31 August 2020
COVID-19 changed the world. It has started a Pandemic Depression.
I’m fortunate to have a job, one I can do from home. I’ve made changes to work remotely until 2022:
I build infrastructure and pipelines to do computational biology, mostly single-cell genomics. It’s messy, so constant communication is key to getting anything done.
I work in a great team. Communication is the critical skill. Covid-19 has scrambled the foundation of my job, working with colleagues.
As a result, I’ve made changes to the way I work. I make a conscious effort to connect with colleagues. I talk about more than work during video meetings. I remember that we are all in this together.
Building new habits is critical. Little rituals can become touchstones. A daily email check-in. Video scrum. Virtual happy hour. Silly Hat Day. Many of us are creatures of habits; new routines will persist.
Different tools solve different problems. I choose tools to suit the problem at hand.
Process is important. Software engineering is a craft. I learn by doing, & am only as good as my tools and technique. My tools are a keyboard, a screen, a terminal window, a text editor, and web browser. One tool, however solves most problems:
Last week I was speeding up some slow genome annotation code. It was analyzing 14K cells, with each cell expressing potentially 33K+ genes. The code processed cells one by one, with each cell taking 5 seconds. That’s a 19 hour runtime.
The code needed to be faster. That’s the simplest version of the problem. I wrote down a few ideas for solving it. I checked my personal knowledgebase for useful notes.
Then I did performance profiling:
Looks like set intersection is the bottleneck. I optimized that bit of the code:
This reduced the runtime to .89s per cell (3.5 hours total). Next, I added parallelism:
With 8 threads, the runtime dropped to 27 minutes, a 42X speedup. With 32 threads, the runtime dropped to 17 minutes, a 67X speedup. I’m content with that.
I usually solve problems alone. When the covid-19 lockdowns started, I didn’t appreciate its full impact. I could theoretically do everything at home.
The first challenge: I am a creature of habit. I was flailing during the first few WFH weeks, building a new routine.
My new routine:
I try to avoid counterproductive behaviors:
One key decision was picking working hours and transition behaviors. I have a morning routine to get oriented for work: tea, deep breathing, and writing down my plan for the workday.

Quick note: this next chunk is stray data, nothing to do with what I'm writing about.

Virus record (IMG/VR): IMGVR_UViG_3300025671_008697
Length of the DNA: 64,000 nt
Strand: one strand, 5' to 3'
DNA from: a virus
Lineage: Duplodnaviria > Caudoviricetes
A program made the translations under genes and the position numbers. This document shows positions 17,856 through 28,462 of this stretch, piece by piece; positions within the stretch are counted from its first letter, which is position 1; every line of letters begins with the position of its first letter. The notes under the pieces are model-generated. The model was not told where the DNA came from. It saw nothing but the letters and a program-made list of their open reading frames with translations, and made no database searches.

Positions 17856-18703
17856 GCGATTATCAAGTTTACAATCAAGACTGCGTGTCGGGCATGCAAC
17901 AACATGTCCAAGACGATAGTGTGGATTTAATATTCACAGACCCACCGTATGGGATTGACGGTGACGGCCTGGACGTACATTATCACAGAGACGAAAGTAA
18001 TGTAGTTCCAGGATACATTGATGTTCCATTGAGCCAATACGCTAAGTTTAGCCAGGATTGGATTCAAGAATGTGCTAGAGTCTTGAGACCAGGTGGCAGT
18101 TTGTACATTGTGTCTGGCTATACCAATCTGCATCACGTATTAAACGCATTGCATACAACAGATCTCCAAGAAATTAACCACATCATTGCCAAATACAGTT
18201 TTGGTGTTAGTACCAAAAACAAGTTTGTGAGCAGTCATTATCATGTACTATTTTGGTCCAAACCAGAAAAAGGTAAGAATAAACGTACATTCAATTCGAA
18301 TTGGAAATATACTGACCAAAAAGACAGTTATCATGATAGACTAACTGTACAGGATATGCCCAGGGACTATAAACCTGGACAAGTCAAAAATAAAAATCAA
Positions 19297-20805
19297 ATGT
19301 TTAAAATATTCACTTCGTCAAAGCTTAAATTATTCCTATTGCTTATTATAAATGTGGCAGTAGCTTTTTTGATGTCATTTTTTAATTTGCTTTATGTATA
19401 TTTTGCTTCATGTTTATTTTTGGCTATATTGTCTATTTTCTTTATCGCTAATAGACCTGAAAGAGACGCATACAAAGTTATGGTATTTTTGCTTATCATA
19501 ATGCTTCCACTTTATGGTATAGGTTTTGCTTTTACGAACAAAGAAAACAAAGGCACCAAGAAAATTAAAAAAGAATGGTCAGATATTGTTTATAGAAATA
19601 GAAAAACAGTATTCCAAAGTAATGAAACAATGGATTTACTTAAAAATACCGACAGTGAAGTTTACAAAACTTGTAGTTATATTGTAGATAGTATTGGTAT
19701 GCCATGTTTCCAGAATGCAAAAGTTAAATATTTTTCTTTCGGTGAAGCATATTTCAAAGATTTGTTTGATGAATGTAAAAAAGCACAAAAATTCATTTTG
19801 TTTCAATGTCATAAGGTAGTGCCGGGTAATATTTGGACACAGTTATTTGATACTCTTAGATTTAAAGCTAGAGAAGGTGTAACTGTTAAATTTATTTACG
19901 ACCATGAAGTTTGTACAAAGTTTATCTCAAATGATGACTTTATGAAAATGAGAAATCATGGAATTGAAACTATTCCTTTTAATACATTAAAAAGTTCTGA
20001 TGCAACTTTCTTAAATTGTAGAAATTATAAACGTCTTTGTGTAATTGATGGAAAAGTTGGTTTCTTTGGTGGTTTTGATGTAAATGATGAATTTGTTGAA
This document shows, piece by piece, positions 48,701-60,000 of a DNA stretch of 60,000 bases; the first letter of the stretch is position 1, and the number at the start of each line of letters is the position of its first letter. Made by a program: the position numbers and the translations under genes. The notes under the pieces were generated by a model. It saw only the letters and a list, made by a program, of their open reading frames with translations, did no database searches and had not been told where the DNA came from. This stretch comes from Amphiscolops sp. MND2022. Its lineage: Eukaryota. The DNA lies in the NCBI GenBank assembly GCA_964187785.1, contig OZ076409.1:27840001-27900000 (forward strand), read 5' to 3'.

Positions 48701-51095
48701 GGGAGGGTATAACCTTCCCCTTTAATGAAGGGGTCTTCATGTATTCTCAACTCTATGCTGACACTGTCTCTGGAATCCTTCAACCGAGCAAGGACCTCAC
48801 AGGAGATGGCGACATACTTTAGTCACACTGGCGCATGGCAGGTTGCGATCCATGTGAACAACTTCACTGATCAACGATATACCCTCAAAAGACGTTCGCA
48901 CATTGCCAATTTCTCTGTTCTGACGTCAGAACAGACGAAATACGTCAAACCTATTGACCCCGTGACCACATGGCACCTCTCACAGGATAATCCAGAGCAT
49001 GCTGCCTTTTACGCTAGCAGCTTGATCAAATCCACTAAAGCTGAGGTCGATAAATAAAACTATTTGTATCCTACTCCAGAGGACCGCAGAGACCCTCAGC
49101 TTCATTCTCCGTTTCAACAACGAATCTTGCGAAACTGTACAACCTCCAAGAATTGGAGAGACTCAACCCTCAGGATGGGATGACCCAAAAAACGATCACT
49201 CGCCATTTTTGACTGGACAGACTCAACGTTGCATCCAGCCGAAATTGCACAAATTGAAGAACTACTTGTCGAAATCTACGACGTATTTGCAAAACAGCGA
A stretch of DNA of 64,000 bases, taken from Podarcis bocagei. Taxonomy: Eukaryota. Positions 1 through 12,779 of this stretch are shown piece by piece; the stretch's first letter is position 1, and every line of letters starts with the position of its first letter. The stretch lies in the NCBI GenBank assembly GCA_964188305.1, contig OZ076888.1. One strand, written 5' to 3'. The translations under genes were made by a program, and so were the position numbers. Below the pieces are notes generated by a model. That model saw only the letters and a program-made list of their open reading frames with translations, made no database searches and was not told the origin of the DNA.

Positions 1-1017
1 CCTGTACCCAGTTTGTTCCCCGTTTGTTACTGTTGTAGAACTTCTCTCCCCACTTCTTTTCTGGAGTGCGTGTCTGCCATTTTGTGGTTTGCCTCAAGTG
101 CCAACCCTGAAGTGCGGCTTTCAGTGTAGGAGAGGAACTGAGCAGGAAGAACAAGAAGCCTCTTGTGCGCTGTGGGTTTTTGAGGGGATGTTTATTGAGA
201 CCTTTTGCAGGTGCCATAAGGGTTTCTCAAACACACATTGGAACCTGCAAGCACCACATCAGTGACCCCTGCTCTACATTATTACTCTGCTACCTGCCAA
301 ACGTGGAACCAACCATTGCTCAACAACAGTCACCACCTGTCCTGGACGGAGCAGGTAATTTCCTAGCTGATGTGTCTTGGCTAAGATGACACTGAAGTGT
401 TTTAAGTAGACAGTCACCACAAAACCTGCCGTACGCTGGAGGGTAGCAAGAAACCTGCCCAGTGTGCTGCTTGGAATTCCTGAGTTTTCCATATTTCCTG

At the end of the day, I go for a walk, and do nothing but breathe, and absorb sunlight. I’m mentally ‘put away’ my thoughts about work.
Bad boundaries between work and personal time is a foolproof way to ruin your quality of life. When I do have bad boundaries, I can’t focus on my work, my partner, my hobbies, or anything else. It causes problems.
Software engineering is a physical, human process. Nothing we do is ephemeral.
I’ve replicated aspects of work at home. Let’s start with the physical.
It’s unhealthy to sit for long periods. If you must do this, body mechanics are crucial.
I have effective technology tricks:
As I’m writing this, I’m reminded of a common machine learning error: overfitting. By tuning my actions to specific circumstances, I am not prepared for the unexpected. That’s a thought for another day.
The title of this post should have been “First World Optimizations”, not “Working From Home”.
I am very aware that I’m lucky, and privileged, to be in this position. Several months into the Pandemic Depression, and I still have a stable job. I can do my job from home, and have the space to do it. I can be physically distant. I can afford to go into shared indoor spaces (grocery stores) for <20 minutes a week. My community and local government take reasonable covid-19 precautions (masks, social distancing). My neighborhood has a low rate of spread.
I am in this place in part because of privileges I didn’t earn. I grew up in a neighborhood with good
schools teachers. My home life was stable enough for me to focus on my education. My childhood interest happens to align with a lucrative career. I have inherent privileges because of my gender. So, all that I’ve written about doesn’t amount to much, because it’s not about our civil society.
My next post is about supporting one another. Until then, I hope you, your friends, family, and community, are surviving and coping. We live in trying times, and we are all connected.